Los Frailes Beach

Under a blanket of heavy, low clouds, we headed out to Los Frailes beach by taxi on Monday morning, with our diving friends, Eduardo and Paola.   When we arrived at 10:00 in the morning, we had the entire beach to ourselves.  Los Frailes beach, with its large, sweeping expanse of sand framed by high bluffs, is one of the most pristine stretches of coastline in Ecuador. Part of the protected Parque Nacional Machalilla since 1979, the beach is only a small part of the 55,000 hectares of coastal land home to a variety of marine life such as dolphins and sea lions, over 200 species of birds, howler monkeys, anteaters, deer, squirrels, iguanas, and lizards.

We are in the dry season here on the coast and everything looks dead – very similar to winter in Canada.  However we have been told that by January when the rainy season begins this area will look lush and tropical.  Hard to imagine that right now.  Since arriving on the coast almost two weeks ago, the weather has been the same every day – cloudy with temperatures in the low 20′s and very little rain.  We have only had one day of sunshine while we were in Canoa.  This is definitely not lying on beach weather but it is very comfortable for hiking and sleeping.  During the rainy season (January – May), it is very hot and sunny during the day and then torrential rains pour down each night.  The rainy season coincides with the high tourist season.

We headed north towards a trail that would take us through a dry forest to a lookout at the top of the bluff.    The path meandered through unique dry forest vegetation with bottle-shaped trees adorned with heavy spines, spindly cacti, and fragrant trees up to a clearing that provided spectacular views of the coastline.  We only saw a few birds, mainly vultures and pelicans.  We encountered no other wildlife.  We continued our hike to a neighbouring beach, Playa La Tortuguita where spiky rock formations jutted out of the turquoise waters and large crabs scurried along the rocks.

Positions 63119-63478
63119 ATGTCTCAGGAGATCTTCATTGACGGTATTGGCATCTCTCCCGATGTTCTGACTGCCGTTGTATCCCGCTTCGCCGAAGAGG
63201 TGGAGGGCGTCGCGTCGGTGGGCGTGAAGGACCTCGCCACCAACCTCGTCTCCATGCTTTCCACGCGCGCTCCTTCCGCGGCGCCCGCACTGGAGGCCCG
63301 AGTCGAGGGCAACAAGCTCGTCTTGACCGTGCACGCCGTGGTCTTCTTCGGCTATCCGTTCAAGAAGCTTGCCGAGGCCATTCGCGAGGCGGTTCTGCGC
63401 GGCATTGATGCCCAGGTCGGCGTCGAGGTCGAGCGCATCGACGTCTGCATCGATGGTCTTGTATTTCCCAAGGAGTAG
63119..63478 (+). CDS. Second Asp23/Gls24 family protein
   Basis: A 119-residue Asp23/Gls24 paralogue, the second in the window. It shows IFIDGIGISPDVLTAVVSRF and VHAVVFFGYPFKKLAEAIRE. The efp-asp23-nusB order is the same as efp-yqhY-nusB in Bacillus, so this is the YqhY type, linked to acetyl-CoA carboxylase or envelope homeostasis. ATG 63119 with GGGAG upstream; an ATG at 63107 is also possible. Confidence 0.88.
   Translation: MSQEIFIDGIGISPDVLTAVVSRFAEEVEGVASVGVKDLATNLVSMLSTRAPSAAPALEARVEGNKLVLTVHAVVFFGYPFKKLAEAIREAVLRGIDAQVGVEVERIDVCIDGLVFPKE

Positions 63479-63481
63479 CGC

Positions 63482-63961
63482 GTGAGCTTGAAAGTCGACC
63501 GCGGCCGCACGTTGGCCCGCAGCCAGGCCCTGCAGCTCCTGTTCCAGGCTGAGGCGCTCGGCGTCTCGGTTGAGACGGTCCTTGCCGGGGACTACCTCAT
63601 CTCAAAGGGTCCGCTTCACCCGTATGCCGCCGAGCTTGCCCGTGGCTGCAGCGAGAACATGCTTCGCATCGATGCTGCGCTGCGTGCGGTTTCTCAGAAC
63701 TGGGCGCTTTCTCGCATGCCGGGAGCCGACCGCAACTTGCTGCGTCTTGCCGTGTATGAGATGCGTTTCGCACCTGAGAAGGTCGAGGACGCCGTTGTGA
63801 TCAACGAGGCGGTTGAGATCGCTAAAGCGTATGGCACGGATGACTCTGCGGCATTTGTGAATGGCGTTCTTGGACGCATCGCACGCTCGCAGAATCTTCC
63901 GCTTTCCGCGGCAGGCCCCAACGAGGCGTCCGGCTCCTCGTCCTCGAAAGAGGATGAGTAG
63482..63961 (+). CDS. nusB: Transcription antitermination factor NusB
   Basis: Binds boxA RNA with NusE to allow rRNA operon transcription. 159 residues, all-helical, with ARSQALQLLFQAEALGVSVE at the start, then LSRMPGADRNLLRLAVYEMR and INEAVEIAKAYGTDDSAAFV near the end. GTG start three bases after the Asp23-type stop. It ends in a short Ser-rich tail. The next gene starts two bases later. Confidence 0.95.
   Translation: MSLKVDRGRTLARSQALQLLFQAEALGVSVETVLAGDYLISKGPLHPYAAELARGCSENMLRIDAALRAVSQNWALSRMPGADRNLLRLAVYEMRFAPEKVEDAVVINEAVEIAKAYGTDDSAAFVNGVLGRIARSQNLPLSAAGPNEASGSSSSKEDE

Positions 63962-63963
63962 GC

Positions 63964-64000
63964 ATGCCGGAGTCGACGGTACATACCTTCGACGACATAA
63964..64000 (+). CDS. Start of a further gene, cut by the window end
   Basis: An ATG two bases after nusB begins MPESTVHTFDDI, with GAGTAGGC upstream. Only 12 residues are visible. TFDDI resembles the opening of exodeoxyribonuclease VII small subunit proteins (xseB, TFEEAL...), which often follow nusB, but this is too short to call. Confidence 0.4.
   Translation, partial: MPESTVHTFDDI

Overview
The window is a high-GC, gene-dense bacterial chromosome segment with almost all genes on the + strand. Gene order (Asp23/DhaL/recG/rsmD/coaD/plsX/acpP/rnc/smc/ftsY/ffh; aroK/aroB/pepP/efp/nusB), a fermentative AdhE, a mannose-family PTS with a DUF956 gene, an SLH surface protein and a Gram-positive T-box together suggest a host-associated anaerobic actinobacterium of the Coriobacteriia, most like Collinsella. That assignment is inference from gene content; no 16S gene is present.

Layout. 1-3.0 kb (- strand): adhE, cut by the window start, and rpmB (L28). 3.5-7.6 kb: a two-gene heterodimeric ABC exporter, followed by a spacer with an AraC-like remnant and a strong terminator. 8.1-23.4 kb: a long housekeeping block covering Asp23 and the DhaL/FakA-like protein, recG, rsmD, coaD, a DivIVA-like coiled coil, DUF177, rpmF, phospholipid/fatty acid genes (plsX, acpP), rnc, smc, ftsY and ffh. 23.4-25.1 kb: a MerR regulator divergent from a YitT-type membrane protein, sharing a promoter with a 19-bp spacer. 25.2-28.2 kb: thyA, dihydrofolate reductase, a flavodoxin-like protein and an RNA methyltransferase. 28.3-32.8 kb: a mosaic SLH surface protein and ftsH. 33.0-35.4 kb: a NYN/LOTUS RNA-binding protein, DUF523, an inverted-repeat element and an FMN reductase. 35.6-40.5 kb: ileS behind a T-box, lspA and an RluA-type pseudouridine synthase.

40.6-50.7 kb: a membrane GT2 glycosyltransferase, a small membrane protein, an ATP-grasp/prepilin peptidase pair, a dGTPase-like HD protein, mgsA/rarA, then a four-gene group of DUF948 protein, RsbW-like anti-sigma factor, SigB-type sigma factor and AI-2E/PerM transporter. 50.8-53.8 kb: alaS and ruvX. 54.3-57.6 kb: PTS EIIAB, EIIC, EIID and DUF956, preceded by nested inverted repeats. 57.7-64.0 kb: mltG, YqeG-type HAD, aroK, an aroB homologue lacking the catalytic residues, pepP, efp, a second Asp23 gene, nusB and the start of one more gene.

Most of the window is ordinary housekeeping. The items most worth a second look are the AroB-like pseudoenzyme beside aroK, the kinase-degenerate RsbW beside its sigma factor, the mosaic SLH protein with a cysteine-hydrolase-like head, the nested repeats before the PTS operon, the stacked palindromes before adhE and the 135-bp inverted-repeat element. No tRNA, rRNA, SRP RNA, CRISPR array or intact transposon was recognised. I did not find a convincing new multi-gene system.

In spite of the weather which was a little on the cool side, Paola was determined to go for a swim and bravely went for a quick dip into the cool waters.  Chris and I were content to stay warm and dry and enjoyed taking photos of the beautiful scenery.

Throughout the morning, we learned so much about life in Ecuador while conversing with Eduardo and Paola.  We were surprised to learn that they pay similarly high income taxes (pro-rated per income like us) but they don’t feel they get much for their taxes.  Ecuadorians must pay for their own health care although both were fortunate to have private insurance through their employers.  All schooling must be paid for privately, even the lower grades.  Getting a mortgage depends as much on who you know as it does on your ability to pay the mortgage.  And interest rates are very high – about 8 percent for a mortgage, although the government has introduced some programs to make it more affordable.  There are no social safety nets in place like employment insurance or maternity benefits.  Even today, it is typical for a middle class family to have at least one maid and perhaps a gardener.  Day care facilities are common just like in Canada.  Iam always fascinated to learn how people live and it’s so interesting to see both the commonalities and the differences in our respective countries.

The morning passed quickly and soon we had to head back to Puerto Lopez as Eduardo and Paola had to catch their flight back to Quito later in the day.

Back in Puerto Lopez, Chris and I decided to wander around town for a while, people watching and taking more pictures.  We met up with our friends a little later on for lunch at Patacon Pisa’o where we enjoyed a special dish of crisply fried plantains topped with a choice of toppings such as squid, shrimp, fish or a combination of seafood.  It was delicious.

As the afternoon came to a close, it was time say good bye to our friends. We hope they come to Canada one day and we would welcome the opportunity to share our beautiful country with them in the way they shared their country with us.


Category: Ecuador, South America
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2 Responses
  1. Paola says:

    Just love it!

  2. Eduardo says:

    where are you guys?
    good luck!